One of the joys of a PCA (personal color analysis) is knowing exactly what “your” colors are – the ones that complement and enhance your skin tone. The burden is that sometimes *your* particular colors aren’t on trend; if your purple is softer/darker/lighter than Pantone’s Ultraviolet, you may have to wait another fashion cycle (or three) before you can buy purple clothes retail.

Enter the thrift store, where the colors of seasons past all live together in glorious harmony, and where you are much more likely to find “your” version of blue, purple, yellow, etc.

But. I’ve noticed that even with a veritable rainbow of colors at my fingertips, it’s still harder to find some Light Summer (my palette) colors than others. I suspect this is due in part to what particular kinds of colors have been popular over the last several years; it’s mostly due, though, to different seasons wearing different colors more easily.

I’m no expert here (dive into the delightful rabbit hole of Christine Scaman’s 12 Blueprints for that), but as I’ve dug into the subject of personal color analysis a bit, I’ve picked up that, say, Light Summers can rock a wide variety of blues (even fudging some that aren’t our best), but that orange will likely never be our friend. A special warm/cool blend of coral, yes, but that can be hard to find, since coral tends to err on the side of warm. Likewise, the very muted, cool yellows in Light Summer’s palette are tricky to find – fashion has favored mustards or warmer, lemony yellows for years, so that my yellows are more likely to be found in grandpa cardigans or strangely cropped pullovers or cableknits from an unfortunate slice of the 90s:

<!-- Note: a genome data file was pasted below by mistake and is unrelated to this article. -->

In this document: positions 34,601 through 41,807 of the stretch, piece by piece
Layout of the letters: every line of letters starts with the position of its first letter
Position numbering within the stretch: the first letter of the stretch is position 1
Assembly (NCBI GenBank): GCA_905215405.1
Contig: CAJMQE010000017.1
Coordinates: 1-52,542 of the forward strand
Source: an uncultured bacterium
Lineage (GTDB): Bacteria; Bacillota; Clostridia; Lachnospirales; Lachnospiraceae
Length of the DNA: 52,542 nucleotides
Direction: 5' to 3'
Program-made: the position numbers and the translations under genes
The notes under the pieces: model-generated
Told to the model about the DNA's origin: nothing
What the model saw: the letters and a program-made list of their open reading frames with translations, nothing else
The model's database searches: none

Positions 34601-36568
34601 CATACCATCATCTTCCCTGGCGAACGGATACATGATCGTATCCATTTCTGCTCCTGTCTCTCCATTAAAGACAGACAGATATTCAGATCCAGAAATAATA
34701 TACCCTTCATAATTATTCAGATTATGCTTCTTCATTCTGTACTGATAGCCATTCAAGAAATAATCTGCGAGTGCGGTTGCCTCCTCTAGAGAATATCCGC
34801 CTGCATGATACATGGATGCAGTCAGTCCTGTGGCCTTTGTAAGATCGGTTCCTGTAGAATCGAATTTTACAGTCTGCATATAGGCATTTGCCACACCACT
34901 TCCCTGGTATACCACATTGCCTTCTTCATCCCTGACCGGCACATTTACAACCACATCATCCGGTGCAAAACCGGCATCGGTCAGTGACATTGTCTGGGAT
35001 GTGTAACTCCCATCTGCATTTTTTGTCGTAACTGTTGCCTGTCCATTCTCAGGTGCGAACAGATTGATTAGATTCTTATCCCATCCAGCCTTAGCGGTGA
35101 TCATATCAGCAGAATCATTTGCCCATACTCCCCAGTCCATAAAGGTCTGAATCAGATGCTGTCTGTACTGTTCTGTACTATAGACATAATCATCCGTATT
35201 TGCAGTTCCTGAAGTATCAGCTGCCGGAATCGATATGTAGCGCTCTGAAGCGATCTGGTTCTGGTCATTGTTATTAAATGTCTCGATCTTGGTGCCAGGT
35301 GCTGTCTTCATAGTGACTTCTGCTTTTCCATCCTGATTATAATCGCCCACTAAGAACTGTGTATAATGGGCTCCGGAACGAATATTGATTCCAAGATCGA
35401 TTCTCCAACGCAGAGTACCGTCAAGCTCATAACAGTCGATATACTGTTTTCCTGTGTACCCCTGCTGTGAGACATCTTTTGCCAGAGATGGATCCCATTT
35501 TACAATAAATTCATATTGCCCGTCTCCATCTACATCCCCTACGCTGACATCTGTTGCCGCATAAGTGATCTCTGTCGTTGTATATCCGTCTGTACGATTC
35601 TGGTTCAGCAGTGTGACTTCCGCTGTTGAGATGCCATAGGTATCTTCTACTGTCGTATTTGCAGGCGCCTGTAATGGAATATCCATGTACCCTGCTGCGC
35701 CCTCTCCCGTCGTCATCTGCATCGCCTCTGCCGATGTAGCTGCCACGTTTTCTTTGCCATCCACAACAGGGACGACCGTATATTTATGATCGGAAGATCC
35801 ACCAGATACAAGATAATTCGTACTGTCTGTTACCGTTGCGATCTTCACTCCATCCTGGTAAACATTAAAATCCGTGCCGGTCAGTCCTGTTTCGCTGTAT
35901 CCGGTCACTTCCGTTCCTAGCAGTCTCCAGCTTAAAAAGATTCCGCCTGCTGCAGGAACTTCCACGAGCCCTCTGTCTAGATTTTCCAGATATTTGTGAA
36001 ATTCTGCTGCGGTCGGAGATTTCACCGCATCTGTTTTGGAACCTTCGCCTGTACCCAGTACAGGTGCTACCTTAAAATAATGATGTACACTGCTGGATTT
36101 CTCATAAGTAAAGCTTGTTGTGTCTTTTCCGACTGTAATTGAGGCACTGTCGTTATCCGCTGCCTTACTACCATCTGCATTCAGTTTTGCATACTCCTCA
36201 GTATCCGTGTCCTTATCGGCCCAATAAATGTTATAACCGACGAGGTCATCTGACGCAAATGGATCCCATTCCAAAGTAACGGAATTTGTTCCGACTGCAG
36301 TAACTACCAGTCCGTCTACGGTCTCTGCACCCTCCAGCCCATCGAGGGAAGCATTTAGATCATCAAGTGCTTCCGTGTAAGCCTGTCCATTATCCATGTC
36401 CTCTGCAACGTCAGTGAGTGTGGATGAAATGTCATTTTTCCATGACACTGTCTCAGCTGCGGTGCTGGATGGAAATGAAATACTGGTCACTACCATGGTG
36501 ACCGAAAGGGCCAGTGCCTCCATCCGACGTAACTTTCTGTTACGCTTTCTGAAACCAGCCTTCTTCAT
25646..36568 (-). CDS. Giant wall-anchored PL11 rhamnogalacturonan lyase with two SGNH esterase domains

IMG_20180216_112248660 IMG_20180216_112221830 IMG_20171226_130756606

Likewise, ALL the pinks that hit that elusive warm/cool spot beloved of Light Summers seem to be cable knits or cardigans, neither of which are my favorite. Why, fashion designers, why?

On the other hand, greys are pretty easy to fudge, and teals and blues call to me from the racks like beacons of cool, soft, lightness:

IMG_20180101_174619762 IMG_20180101_164425578 IMG_20180101_171303058 (1) IMG_20171228_115855943_BURST001 (1)  IMG_20180101_160335200_BURST000_COVER_TOP IMG_20180117_152837974 IMG_20180117_162847618 IMG_20180118_143127451 IMG_20180216_111413030 IMG_20180212_135950800_BURST001 IMG_20180212_135437827

These are some of my “easiest” colors to wear, and end up therefore being the “easiest” to spot – even if they don’t all come home with me.

If you’ve been analyzed – or if you know your best colors – which are the easiest to find? Which are harder? What’s your take on the magic of finding “your” colors?

PCA Light Summer, One Month In

Judging by the comments, you all are up for more posts as I transition into a Light Summer season. (That’s SciArt/12 Blueprints parlance – if none of that makes sense, start here. Read more about SciArt here).